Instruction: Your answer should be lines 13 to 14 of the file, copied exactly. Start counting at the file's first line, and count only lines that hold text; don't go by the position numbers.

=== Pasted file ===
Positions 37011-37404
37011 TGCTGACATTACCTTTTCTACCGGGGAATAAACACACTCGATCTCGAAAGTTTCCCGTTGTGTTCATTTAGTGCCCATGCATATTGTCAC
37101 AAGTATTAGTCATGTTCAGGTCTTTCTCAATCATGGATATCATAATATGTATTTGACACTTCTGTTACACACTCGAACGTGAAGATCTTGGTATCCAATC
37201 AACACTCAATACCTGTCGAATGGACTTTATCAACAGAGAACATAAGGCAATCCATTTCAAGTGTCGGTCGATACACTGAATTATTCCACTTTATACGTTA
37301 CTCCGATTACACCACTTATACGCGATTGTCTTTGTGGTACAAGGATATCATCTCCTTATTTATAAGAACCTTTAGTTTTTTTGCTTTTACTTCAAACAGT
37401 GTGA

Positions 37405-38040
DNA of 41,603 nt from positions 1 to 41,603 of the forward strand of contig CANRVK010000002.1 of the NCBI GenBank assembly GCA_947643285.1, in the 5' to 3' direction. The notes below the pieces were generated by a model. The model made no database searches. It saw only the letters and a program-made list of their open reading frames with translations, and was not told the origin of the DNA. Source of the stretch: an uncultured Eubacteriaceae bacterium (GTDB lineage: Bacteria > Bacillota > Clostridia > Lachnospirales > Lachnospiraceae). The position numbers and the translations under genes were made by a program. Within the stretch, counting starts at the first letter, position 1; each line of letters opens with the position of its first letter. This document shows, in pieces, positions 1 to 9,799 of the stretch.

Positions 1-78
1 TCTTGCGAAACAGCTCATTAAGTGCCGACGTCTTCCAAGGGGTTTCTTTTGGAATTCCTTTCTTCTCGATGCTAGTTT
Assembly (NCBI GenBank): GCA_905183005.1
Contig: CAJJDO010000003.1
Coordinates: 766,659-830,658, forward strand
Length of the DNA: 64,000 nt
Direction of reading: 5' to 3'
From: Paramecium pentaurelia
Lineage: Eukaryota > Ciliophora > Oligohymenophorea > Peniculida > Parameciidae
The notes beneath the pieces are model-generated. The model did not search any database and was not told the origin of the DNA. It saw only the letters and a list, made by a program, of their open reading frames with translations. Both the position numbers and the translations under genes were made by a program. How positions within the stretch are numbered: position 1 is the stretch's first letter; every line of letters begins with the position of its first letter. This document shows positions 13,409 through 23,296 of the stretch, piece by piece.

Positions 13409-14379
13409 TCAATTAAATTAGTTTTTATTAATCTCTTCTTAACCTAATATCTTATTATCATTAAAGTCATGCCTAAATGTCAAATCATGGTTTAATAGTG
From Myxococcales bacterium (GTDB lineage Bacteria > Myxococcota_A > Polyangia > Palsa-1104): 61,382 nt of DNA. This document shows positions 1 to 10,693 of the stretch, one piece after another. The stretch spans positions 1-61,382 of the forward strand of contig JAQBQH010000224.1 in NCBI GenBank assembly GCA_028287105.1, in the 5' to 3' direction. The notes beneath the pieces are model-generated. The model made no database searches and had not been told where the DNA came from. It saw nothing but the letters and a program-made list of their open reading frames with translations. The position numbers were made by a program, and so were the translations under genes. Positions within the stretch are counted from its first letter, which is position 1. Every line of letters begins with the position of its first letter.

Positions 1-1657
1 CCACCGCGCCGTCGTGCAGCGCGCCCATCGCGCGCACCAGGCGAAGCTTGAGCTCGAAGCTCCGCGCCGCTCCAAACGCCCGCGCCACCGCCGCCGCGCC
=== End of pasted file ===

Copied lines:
Coordinates: 766,659-830,658, forward strand
Length of the DNA: 64,000 nt